Oxford University Tennis Club

about real tennis - rules of real tennis - tennis and the chase - Handicaps

Tennis and the Chase

{taken from the book "Hazard Chase" by Jeremy Potter 1964}

Tennis is the game from which lawn tennis was devised. Often called real tennis, royal tennis or (in America) court tennis, it is played in an indoor court. There is a net across the centre of the court, and as in lawn tennis the ball is hit backwards and forwards across it with a racquet, either full toss or first bounce. The method of scoring is like the one used in lawn tennis.

The walls of the court, unlike those of a squash or rackets court, are not plain, flat surfaces. Three of them are broken by sloping penthouses just above head high (the roofs as well as the walls above and below are in play), and all four walls contain hazards. The hazards are: 1 the galleries (openings with netting at the back to stop the ball and protect spectators): these are below the penthouse roofs and consist of the side galleries along one side and the dedans at one end; 2 the grille (a square opening with a wooden back); and 3 the tambour (a projection of the main wall which causes the ball to fly off at an angle).

Service is always from the same end of the court and does not alternate with each game, a change of service being brought about only by the laying of a chase. This is done by the striker returning the ball over the net in such a way that his opponent misses it: a chase is then laid at the point where the ball hits the floor on its second bounce.

The floor of the court at the service end is marked in yards from the back wall, and if the second bounce falls on the four-yard line "chase four" is called by the marker. The point is not won by the striker, but held in abeyance until either of the players reaches forty or until two chases have been made. They then change ends, and the player who was serving before and is now receiving service has to return the ball so that the second bounce falls less than four yards from the back wall. If he succeeds (or if his opponent hits the ball but fails to return it over the net) he wins the chase and with it the point. If the second bounce falls farther than four yards from the back wall (or if he fails to return the ball at all) he looses it.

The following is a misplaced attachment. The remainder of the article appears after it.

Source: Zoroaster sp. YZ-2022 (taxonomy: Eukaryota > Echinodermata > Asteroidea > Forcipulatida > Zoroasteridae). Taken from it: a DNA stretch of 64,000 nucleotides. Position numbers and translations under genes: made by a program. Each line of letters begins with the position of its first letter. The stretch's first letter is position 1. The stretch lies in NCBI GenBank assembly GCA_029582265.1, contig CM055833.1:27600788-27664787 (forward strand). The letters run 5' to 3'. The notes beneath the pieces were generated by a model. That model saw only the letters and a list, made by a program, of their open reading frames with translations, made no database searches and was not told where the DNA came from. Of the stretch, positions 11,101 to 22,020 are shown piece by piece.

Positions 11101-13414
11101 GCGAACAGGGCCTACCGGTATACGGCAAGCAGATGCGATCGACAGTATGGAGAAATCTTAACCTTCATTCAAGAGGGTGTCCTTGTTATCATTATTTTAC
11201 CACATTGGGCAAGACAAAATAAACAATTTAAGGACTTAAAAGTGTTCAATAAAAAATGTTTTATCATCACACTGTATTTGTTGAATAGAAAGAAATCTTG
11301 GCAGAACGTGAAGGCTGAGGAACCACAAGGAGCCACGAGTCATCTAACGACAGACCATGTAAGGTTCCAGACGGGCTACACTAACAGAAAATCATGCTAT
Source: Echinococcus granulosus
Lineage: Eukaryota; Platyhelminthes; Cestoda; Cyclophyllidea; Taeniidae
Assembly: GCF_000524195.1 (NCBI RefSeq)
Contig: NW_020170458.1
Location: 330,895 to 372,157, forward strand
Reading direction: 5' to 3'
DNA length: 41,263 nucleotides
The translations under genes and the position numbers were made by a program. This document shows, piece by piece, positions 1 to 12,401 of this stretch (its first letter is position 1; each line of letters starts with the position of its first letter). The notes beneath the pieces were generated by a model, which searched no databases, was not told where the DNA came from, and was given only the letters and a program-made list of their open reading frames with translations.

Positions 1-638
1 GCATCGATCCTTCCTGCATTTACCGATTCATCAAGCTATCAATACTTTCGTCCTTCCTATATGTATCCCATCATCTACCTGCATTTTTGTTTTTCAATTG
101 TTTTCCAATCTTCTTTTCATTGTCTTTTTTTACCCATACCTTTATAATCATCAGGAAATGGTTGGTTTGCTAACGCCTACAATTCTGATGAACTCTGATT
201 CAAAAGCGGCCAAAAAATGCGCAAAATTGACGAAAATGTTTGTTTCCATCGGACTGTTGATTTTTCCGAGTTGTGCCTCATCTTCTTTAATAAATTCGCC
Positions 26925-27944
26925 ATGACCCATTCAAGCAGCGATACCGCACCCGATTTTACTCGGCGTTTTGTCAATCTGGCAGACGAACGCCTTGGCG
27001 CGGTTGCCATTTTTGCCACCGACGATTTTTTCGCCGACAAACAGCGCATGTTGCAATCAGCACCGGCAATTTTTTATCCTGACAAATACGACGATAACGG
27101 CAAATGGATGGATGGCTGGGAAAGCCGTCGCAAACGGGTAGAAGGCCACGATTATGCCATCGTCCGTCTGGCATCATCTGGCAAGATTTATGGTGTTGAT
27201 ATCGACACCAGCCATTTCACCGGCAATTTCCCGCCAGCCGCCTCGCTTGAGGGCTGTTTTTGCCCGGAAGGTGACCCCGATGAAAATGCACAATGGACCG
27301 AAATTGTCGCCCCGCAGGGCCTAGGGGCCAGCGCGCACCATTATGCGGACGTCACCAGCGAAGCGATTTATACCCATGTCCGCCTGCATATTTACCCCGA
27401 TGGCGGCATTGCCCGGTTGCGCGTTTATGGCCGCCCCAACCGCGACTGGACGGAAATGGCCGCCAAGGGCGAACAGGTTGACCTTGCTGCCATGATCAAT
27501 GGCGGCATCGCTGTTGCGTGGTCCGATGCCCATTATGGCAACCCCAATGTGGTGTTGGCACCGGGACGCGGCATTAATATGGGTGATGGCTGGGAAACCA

At more than six yards from the back wall the chases are named after the side galleries -- last gallery, second gallery, the door and first gallery. These being a long way from the back wall are bad chases. Even worse are chases which fall on the other side of the net. To distinguish it from the service end this is known as the hazard side, and when the second bounce of a shot from the player on the service side falls in the half of the hazard side nearer to the net a hazard chase is laid. The other, or back, half of the hazard side is the 'winning area', and here -- as in the dedans, the grille and the winning gallery -- a point is won outright.

Although points are won and lost as in lawn tennis when players hit the ball into the net or out of play, the distinctive features of tennis are the hazards and the chases, both of which have been lost in the development of lawn tennis. To lay a good chase -- the best is 'better than half a yard' -- requires great control of length, speed and cut, and the combination of hazards and chases offers an enourmous variety of possible situations and possible strokes for each situation. Moreover, the ball, which is like a lawn tennis ball but solid, may be chopped, cut, twisted or topped by the (asymetrical) racket so that it behaves in a weird and widely differing ways after contact with a wall. The best tennis players literally stroke the ball rather than hit it.